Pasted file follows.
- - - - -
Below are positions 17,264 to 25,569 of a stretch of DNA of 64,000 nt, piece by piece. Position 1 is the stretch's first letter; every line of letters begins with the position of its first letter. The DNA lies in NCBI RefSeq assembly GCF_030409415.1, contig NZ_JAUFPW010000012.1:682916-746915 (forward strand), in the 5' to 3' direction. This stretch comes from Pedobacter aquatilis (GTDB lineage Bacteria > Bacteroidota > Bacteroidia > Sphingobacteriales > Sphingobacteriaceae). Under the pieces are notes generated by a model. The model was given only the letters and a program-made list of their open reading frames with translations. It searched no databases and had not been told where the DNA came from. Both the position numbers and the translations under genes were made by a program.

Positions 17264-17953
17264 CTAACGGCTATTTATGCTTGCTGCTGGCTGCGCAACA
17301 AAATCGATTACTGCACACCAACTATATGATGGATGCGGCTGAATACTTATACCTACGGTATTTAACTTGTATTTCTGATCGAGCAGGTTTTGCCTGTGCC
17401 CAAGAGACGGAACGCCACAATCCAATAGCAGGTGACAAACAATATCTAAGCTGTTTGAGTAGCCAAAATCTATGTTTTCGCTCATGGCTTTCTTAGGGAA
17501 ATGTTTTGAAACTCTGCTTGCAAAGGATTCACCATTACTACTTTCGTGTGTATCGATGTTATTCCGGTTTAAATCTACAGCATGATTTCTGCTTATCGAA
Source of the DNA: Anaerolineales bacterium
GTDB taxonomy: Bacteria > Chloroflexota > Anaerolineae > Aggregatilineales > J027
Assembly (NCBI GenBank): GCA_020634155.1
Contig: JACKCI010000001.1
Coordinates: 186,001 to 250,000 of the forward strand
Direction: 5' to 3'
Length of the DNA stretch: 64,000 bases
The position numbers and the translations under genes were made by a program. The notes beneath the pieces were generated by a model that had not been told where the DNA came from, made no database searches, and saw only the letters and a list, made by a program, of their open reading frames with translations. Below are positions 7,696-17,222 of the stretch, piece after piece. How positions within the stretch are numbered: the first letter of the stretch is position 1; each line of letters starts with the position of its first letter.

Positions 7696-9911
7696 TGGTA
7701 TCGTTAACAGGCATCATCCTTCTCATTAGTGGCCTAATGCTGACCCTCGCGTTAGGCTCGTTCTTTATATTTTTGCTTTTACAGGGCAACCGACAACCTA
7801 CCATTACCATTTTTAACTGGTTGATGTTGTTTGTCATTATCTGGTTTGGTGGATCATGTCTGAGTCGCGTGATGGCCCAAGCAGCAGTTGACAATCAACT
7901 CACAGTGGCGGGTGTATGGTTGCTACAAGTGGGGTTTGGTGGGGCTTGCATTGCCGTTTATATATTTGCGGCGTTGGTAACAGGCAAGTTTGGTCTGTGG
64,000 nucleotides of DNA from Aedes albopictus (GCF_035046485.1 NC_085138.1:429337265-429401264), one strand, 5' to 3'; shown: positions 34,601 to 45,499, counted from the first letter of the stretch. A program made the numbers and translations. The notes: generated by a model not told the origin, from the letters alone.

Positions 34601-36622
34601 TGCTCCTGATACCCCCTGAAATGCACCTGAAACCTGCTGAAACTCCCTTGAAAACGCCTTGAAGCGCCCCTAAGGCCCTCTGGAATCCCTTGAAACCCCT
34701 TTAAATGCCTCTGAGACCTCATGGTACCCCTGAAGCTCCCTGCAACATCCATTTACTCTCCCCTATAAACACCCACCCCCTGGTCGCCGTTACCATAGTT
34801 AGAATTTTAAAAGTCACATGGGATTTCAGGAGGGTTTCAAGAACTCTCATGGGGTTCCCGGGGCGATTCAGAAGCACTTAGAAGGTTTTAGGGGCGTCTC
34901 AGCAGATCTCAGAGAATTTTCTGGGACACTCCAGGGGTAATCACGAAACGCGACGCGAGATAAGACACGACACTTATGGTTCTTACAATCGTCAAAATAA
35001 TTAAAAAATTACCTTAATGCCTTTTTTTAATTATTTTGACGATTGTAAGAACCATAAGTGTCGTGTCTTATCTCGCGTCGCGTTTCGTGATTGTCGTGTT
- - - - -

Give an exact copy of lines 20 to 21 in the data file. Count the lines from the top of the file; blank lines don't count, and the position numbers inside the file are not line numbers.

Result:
64,000 nucleotides of DNA from Aedes albopictus (GCF_035046485.1 NC_085138.1:429337265-429401264), one strand, 5' to 3'; shown: positions 34,601 to 45,499, counted from the first letter of the stretch. A program made the numbers and translations. The notes: generated by a model not told the origin, from the letters alone.

Positions 34601-36622